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Extra pounds may mean higher insurance costs

Extra pounds may mean higher insurance costs

Alabama, pushed to second in national obesity rankings by deep-fried Southern favorites, is cracking down on state workers who are too fat.
The state has given its 37,527 employees a year to start getting fit _ or they'll pay $25 a month for insurance that otherwise is free.
Alabama will be the first U.S. state to impose a surcharge on overweight state workers who do not work on slimming down. A handful of other states reward employees who adopt healthy behaviors.
Alabama already charges workers who smoke _ and has seen some success in getting them to quit _ but now has turned its attention to a problem that plagues many in the U.S. South: obesity.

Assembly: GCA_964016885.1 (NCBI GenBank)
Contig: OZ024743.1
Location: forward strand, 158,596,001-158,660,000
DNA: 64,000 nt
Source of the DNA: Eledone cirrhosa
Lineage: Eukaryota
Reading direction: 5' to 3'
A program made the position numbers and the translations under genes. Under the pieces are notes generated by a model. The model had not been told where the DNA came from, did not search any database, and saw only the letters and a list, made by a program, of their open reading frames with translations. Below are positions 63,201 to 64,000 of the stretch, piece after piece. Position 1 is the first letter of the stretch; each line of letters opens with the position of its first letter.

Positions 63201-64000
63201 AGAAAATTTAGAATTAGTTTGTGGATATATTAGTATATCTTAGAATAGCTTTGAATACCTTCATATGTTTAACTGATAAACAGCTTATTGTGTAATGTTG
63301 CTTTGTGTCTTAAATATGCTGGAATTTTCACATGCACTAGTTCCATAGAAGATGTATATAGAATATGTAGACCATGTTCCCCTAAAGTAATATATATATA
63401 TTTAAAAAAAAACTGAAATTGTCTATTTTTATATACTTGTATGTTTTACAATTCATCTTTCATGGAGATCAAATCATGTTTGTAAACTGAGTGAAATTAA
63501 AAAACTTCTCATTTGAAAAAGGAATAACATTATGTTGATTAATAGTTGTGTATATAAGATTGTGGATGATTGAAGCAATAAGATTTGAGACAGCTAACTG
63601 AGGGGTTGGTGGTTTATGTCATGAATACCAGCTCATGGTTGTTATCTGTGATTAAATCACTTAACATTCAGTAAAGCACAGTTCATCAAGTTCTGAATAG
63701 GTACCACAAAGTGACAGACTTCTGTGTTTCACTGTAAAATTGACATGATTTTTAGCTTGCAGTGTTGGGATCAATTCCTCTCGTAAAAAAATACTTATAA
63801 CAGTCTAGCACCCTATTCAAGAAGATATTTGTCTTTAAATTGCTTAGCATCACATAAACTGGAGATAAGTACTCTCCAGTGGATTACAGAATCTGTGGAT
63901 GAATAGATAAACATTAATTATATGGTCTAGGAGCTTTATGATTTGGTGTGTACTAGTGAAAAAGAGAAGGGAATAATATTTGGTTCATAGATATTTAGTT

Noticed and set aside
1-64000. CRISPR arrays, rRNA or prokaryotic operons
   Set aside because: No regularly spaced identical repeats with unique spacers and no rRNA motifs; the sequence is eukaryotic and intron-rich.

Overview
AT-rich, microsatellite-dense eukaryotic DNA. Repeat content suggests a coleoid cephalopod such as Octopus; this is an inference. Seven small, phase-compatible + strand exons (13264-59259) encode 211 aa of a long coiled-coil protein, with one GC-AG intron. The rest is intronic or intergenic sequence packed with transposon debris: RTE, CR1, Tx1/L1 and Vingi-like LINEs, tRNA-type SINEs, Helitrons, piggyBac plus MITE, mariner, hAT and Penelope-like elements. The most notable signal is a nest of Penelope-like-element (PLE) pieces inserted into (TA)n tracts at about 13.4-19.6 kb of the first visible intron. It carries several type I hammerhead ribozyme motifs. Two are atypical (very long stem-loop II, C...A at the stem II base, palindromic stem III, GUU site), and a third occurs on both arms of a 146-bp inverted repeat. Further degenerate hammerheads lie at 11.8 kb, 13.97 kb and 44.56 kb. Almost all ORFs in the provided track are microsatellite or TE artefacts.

The State Employees' Insurance Board this week approved a plan to charge state workers starting in January 2010 if they don't have free health screenings.
If the screenings turn up serious problems with blood pressure, cholesterol, glucose or obesity, employees will have a year to see a doctor at no cost, enroll in a wellness program, or take steps on their own to improve their health.
If they show progress in a follow-up screening, they won't be charged. But if they don't, they must pay starting in January 2011.
"We are trying to get individuals to become more aware of their health," said state worker Robert Wagstaff, who serves on the insurance board.
Government statistics show Alabamians have a big weight problem. According to the Centers for Disease Control and Prevention, 30.3 percent are now obese, ranking the state behind only Mississippi.